Anathi Project of Sri Lanka

International Teamwork Saves Young Lives

Eight-month old Dinesh of Kallady has been diagnosed as suffering from a cardiac condition known as Fallot's Pentology Disease that requires urgent specialized surgery.
Dinesh was only five days old when the tsunami destroyed his family house and nearly killed him and his family. Dinesh and his mother stand surrounded by rubble that is all that remains of his family's house.
The tsunami not only destroyed Dinesh's family house but also his mother's sewing machine with which she supplemented the family's meager income and his father's bicycle that he used to use to go out to seek work as a day labourer. Now they live in this tin shack beside the remains of their home.

Anathi Project and its parent organization the Living Heritage Trust do much more than to serve children's homes alone. We see ourselves as volunteer advocates for disadvantaged victims of natural disasters and globalization, especially widows and the aged and handicapped as well as children of course.

Needless to say, we expect nothing in return for our services from those who benefit from them. Through our network of Sri Lankan and international volunteers, we identify needy cases and connect them with individual donors or NGOs or whosoever is in a position to help them with whatever they most need. In most cases, no funds pass through our hands at all.

For example, over the months since we opened our east coast Living Heritage Trust disaster relief field office following the tsunami, we have been accepting requests for help from hundreds of families, often with no breadwinner, or only widows or aged or handicapped who are responsible for maintaining a family.

Among them have been requests from poverty stricken families requesting assistance so that a child can obtain life saving cardiac operations. These operations typically cost from US$2600 to $3600 to perform locally in Sri Lanka's best hospitals in Colombo.

At the time, however, we had to tell families that, frankly, as a local Sri Lankan NGO we did not have that kind of money and did not know from where we could source it, but we would keep our eyes and ears open and if anything became available, we would let them know right away.

On 14 July 2005 while showing our Palamunai outrigger fishing boat construction project to the representative of a German donor agency, Anathi Project Coordinator Patrick Harrigan also introduced to her one of these the heart patients, 20 year old Mufeetha of Palamunai who was born with a hole in heart and whose family could not begin to raise the ca. US$2,500 cost of the operation prescribed to her by doctors in Colomobo.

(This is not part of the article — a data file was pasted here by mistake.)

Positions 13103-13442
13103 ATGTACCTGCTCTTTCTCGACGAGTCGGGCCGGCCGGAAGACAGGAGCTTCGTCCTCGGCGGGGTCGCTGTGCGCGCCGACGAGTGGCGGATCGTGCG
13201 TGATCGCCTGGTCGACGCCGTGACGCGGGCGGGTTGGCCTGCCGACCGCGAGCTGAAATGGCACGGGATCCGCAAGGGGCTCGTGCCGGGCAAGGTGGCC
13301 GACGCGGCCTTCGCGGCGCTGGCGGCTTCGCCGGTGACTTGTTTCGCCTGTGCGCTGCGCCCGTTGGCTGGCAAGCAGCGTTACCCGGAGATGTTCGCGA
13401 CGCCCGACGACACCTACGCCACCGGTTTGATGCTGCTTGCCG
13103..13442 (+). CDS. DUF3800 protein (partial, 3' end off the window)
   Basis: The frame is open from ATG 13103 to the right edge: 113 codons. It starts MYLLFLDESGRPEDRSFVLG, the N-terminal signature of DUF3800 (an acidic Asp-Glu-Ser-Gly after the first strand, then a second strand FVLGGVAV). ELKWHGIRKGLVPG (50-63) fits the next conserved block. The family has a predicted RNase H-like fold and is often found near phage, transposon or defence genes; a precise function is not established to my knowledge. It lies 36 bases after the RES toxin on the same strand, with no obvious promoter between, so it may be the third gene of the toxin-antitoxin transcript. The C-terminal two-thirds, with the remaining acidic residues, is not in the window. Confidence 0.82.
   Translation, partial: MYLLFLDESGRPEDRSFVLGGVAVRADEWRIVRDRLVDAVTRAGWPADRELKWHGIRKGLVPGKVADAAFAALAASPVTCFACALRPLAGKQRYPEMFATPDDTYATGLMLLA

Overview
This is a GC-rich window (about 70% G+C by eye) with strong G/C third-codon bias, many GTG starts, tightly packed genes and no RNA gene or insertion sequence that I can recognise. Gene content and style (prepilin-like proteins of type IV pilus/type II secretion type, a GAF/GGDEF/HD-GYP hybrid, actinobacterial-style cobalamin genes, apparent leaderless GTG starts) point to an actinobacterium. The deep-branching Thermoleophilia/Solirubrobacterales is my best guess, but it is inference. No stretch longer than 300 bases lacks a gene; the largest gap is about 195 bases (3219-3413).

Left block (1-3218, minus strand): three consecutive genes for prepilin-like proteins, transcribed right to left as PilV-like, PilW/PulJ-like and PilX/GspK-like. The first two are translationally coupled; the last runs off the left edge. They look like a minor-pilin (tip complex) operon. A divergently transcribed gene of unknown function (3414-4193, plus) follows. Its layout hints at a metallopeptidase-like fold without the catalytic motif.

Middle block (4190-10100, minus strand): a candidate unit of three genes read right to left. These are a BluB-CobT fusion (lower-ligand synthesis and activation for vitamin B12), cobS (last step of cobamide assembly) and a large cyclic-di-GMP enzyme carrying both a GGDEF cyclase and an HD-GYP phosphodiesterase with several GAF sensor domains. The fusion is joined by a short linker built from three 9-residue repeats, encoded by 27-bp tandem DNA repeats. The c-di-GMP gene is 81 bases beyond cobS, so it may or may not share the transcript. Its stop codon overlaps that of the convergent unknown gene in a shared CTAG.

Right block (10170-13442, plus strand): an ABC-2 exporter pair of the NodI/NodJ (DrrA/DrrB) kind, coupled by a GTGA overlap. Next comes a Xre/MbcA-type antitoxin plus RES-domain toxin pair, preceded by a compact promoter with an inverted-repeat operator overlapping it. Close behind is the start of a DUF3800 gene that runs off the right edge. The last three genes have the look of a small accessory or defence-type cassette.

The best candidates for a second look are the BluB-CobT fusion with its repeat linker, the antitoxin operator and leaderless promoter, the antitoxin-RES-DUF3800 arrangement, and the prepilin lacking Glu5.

The German donor not only pledged her foundation's support to fund the construction of up to 24 fishing boats with nets and engines for nearby Karaitivu village (each boat employs three fishermen, so that means 72 breadwinners will be going back to work) but also agreed to see that funds for Mufeetha's heart operation would be made available as quickly as possible as well. Within two weeks the President's Fund and the German donor jointly paid the entire Rs. 260,000 cost of performing Mufeetha's operation.

On 27 July, Mufeetha's cardiac operation was successfully performed at Nawaloka Hospital in Colombo. At last report Mufeetha was recuperating in Intensive Care and will be able to receive visitors soon. It will be a long road to Mufeetha's full recovery, but she, her family, and the entire village of Palamunai are very happy and grateful indeed both to the German donor for funding it, and to Living Heritage Trust volunteers for helping Mufeetha's family to meet the donor and obtain her support.

After hearing the news of Mufeetha's successful cardiac operation, Living Heritage volunteers visited the family of another heart patient, little Dinesh who lives just near to the LHT disaster relief field office. As fate would have it, Dinesh was just five days old when the tsunami destroyed his family's home in Kallady, Batticaloa. He and his family escaped, but afterwards doctors diagnosed Dinesh as having the heart condition known as Fallots Pentology Disease that requires urgent surgery. This particular kind of heart surgery can be performed locally in Colombo at a cost of Rs 350,000 (approx US$3,500) payable on admission.

Living Heritage volunteers came to meet Dinesh and his mother, photograph them, and especially to deliver to his family the good news that the the German donor will also consider making arrangements for the cost of the specialized heart operation for their little 8-month old darling Dinesh.

These are instances where Living Heritage Trust volunteers have been helping families regardless of whether it was the tsunami that turned their lives upside down, or something that happened separately from tsunami. And we could not go on doing this unless sympathetic folks in the West appreciate and are willing to underwrite our presence here (we say 'our presence' since no LHT volunteer is paid to work here).

Unless there is some source of revenue for Living Heritage relief and administrative operations here, eventually we will have to fold up our office, and that would be a sorry day not only for many hundreds of children in children's homes but also for hundreds of other beneficiary families as well.

For more information contact:

Patrick Harrigan Project Coordinator
Living Heritage Disaster Relief
Regional field office
Tiruchendur Road
Kallady, (Batticaloa District) Sri Lanka